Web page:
In fact, if La Vinia ever branches into brunch, the restaurant should consider serving it as a side with the pisto monchego. The dish is similar to ratatouille made with diced peppers, zucchini and tomatoes; except it’s stir-fried rather than baked so that the vegetables aren’t quite as mushy. Plenty of garlic and onion adds fragrance to the dish while a light hint of spice (perhaps some a chili oil?) gives it the Spanish flare. Topped with a perfectly fried egg, the rich yolk mixes into everything and goes great with the tableside crusty bread.


If the gazpacho ever makes it onto the menu as the soup of the day ($7.50), a high probability with the summer months descending upon us, you should try it. Less acidic than the tomato based Italian version, La Vinia’s is garlicky and contains a slight peppery zing that lingers at the back of your throat. Smooth and refreshing, it was a great transition from the starters to the heavier finale of the meal.


After talking so much about paella, Mikel must have insisted Chef Garcia make one so I can see how it should taste. The Valenciana ($24.75 per person) was liberally topped with chorizo, chicken, mussels, shrimp and calamari. But it’s the rice that makes it stand out: plump golden grains soaking enough liquid to soften it but still leaving the middle al dante. At La Vinia it’s not the wet mush that I ate in Barcelona, instead each grain was separated giving off the most delightful saffron and shellfish aroma. Indeed, some individuals may like a wetter soft paella, as a warning this wouldn’t be the dish for you.


Throughout the meal we sampled three Rioja wines, bottled in the Basque province of Alava. Mikel decided to serve three red wines from the Casa Primicia winery showcasing them from different years – 2013, 2010 and 2005. What a delightful experience to taste something through the years! The flavours really deepened and the wine seemed to taste smoother (Sommeliers, I know this is not the proper terminology) as we moved back in time.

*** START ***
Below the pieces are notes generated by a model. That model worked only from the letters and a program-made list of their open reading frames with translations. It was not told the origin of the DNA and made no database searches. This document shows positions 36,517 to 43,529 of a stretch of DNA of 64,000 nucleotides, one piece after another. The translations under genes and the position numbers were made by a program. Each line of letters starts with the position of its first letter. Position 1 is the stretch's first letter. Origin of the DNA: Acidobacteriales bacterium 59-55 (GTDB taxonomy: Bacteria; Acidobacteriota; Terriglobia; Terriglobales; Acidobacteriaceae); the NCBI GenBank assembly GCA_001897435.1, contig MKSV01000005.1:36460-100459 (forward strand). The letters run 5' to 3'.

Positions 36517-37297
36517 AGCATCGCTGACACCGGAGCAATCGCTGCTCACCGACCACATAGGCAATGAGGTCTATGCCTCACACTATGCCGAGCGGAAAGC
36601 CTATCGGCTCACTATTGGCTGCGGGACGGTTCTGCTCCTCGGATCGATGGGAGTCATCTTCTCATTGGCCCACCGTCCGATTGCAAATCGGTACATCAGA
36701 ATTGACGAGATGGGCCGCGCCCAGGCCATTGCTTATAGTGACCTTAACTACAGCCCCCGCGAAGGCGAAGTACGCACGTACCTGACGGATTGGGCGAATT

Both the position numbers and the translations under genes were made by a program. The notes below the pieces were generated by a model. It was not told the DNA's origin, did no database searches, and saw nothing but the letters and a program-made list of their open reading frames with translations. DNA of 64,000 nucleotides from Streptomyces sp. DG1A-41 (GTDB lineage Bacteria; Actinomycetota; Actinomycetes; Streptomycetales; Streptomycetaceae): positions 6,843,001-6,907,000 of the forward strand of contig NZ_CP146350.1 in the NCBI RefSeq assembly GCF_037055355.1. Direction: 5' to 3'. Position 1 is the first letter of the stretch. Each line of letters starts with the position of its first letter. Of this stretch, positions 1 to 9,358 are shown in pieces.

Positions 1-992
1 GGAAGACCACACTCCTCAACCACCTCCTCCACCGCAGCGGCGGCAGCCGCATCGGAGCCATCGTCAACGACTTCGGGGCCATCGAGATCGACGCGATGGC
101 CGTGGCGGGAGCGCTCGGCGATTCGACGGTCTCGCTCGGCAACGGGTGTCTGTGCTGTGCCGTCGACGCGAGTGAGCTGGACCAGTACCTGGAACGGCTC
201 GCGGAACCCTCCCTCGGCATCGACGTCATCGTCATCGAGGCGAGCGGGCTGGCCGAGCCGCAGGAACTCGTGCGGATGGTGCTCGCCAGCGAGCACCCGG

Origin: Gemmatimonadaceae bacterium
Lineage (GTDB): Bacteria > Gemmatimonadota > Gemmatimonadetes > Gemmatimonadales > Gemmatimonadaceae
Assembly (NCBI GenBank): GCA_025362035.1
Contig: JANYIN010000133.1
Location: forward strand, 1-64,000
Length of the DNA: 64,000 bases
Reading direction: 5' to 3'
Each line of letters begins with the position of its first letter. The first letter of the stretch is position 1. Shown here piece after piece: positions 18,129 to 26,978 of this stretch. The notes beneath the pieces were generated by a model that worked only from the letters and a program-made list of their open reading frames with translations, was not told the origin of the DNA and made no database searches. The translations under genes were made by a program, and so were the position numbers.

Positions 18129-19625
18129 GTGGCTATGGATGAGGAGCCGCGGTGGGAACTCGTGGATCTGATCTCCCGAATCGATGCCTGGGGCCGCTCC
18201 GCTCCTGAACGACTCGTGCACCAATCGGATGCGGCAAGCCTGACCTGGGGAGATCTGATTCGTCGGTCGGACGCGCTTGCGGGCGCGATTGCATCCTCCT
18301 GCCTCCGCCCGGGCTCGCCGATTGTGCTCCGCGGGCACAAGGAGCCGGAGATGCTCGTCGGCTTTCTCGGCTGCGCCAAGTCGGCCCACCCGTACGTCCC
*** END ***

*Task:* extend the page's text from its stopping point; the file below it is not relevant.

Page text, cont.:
The Primicia Joven Tinto 2013 is particularly fruity and when served slightly chilled makes it great for sipping in the summer. While the limited edition (10,724 bottles) Graciano 2010, was medium-bodied and went well with paella and red meat. Finally, the Gran Reserva 2005, a blend primarily made from Tempranillo, Mazuelo, Graciano and Grenache, was a full-bodied wine but has a nice fruitiness to it as well (I got a hint of berries).

La Vinia wines

After eating it was a wonderful to just sit around and speak to Mikel, Chef Garcia and his friends (a lovely couple who has travelled extensively through Spain and the wife who acted as a translator for me – thank you!). One thing stood out in particular to me – Garcia’s surprise to people describing working in the restaurant business. For him, yes of course it’s a way to make a living, but he never believed being a Chef was going to make him filthy rich (although there are plenty of celebrity chefs out there that have). Rather a restaurant is the medium for him to share his love of food with others.

When asked whether Toronto will be the last stop for him, Garcia already knows it’s not. Eventually, he would like to go back to his home town in Spain and set-up an intimate chef school with restaurant to impart his knowledge and years of experience back to others – I’d imagine a sort of full circle for him.

From my two hour meal with Garcia I can see how much he loves cooking and sharing the traditional tastes of Spain with others. “[Cooking is] the best thing in the world,” he explains, “you get to please everyone every day.”

Overall mark - 8 out of 10*
* Disclaimer: This meal was complimentary, but following my mission statement, rest assured I'll provide my honest opinion. 


How To Find Them
 Location: Toronto, Canada
 Address: 2350 Lakeshore Blvd West

Follow me on twitter to chat, be notified about new posts and more - https://twitter.com/GastroWorldBlog

____________________________
Gastro World's Grading System

  • Anything under 5 - I really disliked and will never go back
  • 6 - decent restaurant but I likely won't return
  • 7 - decent restaurant and I will likely return
  • 8 - great restaurant that I'd be happy to recommend
  • 9 - fantastic restaurant that I would love to visit regularly and highly recommend
  • 10 - absolute perfection!

Is That It? I Want More!

Other Gastro World posts similar to this: